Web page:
Russia could stop its massive strikes on Ukraine



Putin said Russia “does not aim to destroy all of Ukraine” and does not need more massive strikes on the country.

Russian President Vladimir Putin during a press conference in Astana, Kazakhstan, Oct. 14

“Right now there is no need for massive strikes [on Ukraine]. For now there are other tasks, because, I believe, out of 29 targets, [only] 7 were not hit as the ministry of defence planned,” Russian President Vladimir Putin told a news conference after the summit in Kazakhstan. “We do not aim to destroy the whole of Ukraine.”

Putin’s comments came after the Russian military launched a massive airstrike with missiles, rockets and unmanned aerial vehicles (UAVs) targeting Ukraine’s military command and energy infrastructure.

Ukrainian officials acknowledged that 30 percent of the country’s energy infrastructure was hit by Russian missiles, prompting Kiev to suspend electricity exports and urge the public to save energy.


Putin also accused Ukraine of blocking the waters of Crimea, where 2.4 million people live. “Our servicemen have reopened the water supply to the Crimean peninsula. If Ukraine exercises restraint and does not block water sources, no retaliatory action will occur,” Putin said.

Putin said Russia was “doing everything right” in Ukraine. “What happening today is not pleasant,” Putin said, adding that if Russia had not launched its military operation in February, “ But we would have had all this a little later, only under worse conditions for us, that’s all. So my actions are correct and timely.”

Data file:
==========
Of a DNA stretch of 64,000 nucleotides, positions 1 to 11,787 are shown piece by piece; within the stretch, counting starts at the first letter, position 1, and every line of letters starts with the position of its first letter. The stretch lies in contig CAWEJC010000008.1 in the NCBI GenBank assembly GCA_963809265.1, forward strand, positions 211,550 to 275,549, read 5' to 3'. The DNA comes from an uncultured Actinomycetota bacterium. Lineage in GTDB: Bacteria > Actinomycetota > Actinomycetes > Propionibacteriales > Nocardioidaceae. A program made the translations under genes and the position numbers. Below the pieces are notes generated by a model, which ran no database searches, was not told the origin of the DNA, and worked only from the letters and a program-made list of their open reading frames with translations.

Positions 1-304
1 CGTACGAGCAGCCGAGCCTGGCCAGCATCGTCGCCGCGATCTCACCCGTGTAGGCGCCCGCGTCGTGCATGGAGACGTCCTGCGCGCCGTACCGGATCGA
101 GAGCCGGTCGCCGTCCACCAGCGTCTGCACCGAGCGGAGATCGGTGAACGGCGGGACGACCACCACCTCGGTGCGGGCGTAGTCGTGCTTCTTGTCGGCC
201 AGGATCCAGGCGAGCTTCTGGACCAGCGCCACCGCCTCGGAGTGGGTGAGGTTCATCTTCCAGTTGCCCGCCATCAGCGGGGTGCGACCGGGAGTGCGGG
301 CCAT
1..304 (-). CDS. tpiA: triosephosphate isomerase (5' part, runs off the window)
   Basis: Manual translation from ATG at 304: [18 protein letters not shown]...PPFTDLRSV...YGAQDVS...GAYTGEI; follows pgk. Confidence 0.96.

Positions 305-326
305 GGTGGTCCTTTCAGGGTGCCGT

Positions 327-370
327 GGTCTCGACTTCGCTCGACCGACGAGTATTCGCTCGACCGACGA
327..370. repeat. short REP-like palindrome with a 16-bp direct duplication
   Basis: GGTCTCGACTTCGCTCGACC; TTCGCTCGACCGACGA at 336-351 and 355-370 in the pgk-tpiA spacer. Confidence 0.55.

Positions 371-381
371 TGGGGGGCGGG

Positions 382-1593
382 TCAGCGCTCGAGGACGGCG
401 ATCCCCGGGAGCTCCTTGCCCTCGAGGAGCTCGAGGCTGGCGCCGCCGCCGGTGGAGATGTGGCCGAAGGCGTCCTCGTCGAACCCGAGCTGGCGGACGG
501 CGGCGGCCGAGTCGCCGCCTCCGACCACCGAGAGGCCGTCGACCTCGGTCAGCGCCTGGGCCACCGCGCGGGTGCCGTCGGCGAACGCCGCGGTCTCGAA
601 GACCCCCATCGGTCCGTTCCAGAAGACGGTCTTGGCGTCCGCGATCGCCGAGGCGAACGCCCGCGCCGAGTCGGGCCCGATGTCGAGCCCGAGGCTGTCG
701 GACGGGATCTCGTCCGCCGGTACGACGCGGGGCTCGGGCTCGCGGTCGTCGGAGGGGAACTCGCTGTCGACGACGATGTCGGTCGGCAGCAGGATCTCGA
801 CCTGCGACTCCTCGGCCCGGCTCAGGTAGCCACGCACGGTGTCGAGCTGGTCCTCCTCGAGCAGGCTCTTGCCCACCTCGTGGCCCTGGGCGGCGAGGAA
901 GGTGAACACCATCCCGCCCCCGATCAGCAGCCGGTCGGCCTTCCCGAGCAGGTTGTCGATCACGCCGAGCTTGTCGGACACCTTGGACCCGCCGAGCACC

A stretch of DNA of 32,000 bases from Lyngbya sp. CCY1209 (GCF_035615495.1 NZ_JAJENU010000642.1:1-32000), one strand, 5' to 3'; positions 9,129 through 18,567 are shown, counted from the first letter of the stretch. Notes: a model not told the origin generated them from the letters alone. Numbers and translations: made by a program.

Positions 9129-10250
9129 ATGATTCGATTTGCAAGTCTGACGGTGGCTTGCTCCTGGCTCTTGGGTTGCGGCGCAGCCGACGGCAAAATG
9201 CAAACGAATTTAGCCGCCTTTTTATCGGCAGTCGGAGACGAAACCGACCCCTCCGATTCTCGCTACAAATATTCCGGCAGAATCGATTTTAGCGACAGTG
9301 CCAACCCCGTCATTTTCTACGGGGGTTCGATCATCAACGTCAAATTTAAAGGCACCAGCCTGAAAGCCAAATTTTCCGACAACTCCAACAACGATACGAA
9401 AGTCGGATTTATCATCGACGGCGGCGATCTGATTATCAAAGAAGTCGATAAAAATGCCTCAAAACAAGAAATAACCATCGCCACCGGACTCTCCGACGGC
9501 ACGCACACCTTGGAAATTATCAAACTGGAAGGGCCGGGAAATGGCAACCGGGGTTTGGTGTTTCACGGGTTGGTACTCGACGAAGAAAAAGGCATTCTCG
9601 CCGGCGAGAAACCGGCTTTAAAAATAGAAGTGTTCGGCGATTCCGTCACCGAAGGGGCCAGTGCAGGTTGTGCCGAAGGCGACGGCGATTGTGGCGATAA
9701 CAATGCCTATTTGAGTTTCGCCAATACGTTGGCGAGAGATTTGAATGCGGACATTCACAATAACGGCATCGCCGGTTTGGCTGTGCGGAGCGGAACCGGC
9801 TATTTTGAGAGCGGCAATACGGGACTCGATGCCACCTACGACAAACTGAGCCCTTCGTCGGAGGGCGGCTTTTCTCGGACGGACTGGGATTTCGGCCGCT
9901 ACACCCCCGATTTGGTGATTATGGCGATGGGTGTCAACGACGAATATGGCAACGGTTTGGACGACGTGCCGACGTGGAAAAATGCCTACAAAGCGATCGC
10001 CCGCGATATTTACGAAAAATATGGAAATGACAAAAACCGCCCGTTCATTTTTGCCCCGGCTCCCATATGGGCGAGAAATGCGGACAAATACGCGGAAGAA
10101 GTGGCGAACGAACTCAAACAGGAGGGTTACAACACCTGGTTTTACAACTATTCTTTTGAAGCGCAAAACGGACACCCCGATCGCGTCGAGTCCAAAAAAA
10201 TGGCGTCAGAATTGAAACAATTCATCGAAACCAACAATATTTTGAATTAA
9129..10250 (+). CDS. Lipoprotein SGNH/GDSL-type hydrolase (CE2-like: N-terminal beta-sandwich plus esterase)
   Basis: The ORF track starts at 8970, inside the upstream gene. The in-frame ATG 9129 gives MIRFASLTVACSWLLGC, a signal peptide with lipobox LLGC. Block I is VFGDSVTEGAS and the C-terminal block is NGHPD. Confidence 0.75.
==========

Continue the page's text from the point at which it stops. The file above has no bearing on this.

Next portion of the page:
The Russian leader also acknowledged the concerns of the Commonwealth of Independent States (CIS) allies around the conflict in Ukraine, as well as the future of relations between Moscow and Kiev. Putin said this “does not affect in any way” relations between the CIS countries and Russia.


Asked about the possibility of talks with US President Joe Biden on the sidelines of the G20 summit, scheduled for November, Putin said that “we should ask if he is ready for such talks with me, but honestly,  I see no need.”

The Russian president said there were no plans to extend the partial mobilization order issued on September 21, which aims to mobilize 300,000 conscripts.

“I have not received any proposals from the Defense Ministry and see no additional needs in the near future,” Putin said, adding that 220,000 people had already joined the army. “ I think, in about two weeks, all mobilization measures will be over.”

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